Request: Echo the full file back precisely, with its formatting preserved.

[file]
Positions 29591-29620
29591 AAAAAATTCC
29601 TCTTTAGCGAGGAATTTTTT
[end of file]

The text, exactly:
Positions 29591-29620
29591 AAAAAATTCC
29601 TCTTTAGCGAGGAATTTTTT